"Certain people find that their worries accumulate in their brains after bedtime; their nerves are at high tension and their minds are actively at work trying to solve problems that should have been left behind in the city. Going to bed with the brain in such a state means that with nothing to distract the thoughts, hearing nothing and seeing nothing in the darkness, imagination has full sway, and hours of wakefulness may be the result. Such a man, we think, will find half an hour's reading in bed a great help. With a quality light, the much maligned habit of reading in bed has sometimes a very beneficial effect on a tired and overwakeful brain."
So far so good; but your true bed-reader, your impassioned lector in lectulo, will never consent to close his book at the end of half an hour; he has just got well started and begun thoroughly to enjoy himself, the world forgetting, by the world forgot, in that brief space of time. ~The Dial, 1908 [a little altered —tg]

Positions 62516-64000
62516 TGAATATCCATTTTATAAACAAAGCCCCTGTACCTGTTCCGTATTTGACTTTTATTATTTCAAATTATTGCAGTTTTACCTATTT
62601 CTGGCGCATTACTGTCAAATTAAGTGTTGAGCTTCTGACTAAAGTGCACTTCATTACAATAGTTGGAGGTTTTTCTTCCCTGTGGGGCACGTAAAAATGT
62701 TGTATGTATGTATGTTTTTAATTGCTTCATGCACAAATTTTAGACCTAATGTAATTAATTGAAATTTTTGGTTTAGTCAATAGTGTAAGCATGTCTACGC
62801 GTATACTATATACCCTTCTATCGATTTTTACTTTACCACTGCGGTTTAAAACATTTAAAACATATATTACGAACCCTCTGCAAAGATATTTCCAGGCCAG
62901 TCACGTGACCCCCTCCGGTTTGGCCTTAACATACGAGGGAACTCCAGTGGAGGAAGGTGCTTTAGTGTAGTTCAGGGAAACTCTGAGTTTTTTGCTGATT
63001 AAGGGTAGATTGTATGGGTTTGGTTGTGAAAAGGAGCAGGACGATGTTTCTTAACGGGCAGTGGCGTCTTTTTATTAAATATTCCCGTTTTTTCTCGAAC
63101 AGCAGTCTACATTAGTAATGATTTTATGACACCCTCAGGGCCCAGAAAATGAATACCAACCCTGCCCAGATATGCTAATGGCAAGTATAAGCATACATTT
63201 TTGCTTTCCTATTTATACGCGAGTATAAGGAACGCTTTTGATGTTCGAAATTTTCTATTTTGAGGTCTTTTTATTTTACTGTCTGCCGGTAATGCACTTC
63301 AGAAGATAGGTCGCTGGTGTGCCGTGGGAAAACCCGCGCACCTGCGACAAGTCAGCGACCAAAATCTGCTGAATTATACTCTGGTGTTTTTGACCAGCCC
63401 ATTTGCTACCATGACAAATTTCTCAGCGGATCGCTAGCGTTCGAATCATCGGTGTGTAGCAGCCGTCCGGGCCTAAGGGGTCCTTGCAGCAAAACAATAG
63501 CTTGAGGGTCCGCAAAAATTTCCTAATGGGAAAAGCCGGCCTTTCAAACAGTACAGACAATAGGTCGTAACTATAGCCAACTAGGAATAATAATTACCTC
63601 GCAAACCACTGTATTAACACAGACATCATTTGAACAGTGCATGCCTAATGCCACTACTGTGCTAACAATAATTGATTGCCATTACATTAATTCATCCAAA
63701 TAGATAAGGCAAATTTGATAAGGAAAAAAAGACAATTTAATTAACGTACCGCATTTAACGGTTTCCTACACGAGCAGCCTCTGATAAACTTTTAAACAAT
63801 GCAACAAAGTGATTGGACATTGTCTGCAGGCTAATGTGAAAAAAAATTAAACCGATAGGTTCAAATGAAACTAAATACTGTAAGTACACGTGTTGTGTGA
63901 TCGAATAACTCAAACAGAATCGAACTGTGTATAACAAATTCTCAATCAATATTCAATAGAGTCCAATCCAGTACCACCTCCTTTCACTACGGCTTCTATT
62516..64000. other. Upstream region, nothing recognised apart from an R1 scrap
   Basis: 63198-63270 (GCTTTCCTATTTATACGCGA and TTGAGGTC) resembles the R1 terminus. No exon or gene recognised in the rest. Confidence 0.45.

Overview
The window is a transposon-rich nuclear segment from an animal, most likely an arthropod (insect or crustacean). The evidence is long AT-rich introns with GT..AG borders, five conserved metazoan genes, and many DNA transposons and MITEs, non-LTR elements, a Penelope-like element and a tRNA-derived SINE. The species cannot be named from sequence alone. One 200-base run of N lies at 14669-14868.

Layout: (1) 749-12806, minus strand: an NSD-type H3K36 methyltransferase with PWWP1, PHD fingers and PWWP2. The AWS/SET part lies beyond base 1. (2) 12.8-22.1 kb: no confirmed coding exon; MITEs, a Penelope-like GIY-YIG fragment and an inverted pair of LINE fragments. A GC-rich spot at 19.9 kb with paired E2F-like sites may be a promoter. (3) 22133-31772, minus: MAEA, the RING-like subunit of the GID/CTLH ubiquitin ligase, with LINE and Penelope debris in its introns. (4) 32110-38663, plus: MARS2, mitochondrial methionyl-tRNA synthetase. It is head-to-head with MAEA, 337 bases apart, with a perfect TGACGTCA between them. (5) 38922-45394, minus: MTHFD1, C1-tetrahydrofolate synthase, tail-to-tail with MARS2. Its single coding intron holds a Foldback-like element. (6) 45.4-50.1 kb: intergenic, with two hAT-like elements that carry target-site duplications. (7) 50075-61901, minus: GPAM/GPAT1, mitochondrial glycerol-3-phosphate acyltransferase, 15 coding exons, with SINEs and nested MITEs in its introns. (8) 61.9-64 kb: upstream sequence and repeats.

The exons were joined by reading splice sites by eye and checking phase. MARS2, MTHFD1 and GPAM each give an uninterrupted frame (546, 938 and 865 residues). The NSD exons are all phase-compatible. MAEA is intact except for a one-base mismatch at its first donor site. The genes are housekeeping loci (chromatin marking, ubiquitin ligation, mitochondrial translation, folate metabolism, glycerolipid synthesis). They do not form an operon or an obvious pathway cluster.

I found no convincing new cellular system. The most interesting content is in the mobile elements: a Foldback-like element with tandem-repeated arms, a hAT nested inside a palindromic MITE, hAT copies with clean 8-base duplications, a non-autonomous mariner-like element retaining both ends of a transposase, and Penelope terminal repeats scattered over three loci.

She... put her book under the pillow, and had it out as soon as she was awake in the morning. ~Mabel Collins, In the Flower of Her Youth, 1883
One thing especially pleases me about this room. There is a light beside the bed, and it can be turned on without arising. This and a shelf of books nearby and the bedside table make it ideal. There is something so pleasant, so seductive about reading in bed. It seems to lift sleep out of the ordinary category of the day's routine and make a ceremony out of it. In the hour when the house is still and the night sounds begin to be heard through the open window, the mind seems strangely alive to imaginative impressions... With luxurious ease one prepares the pageant of one's dreams, selects from a book the pictures and images for visions. ~"The Guest Room," in House & Garden, 1912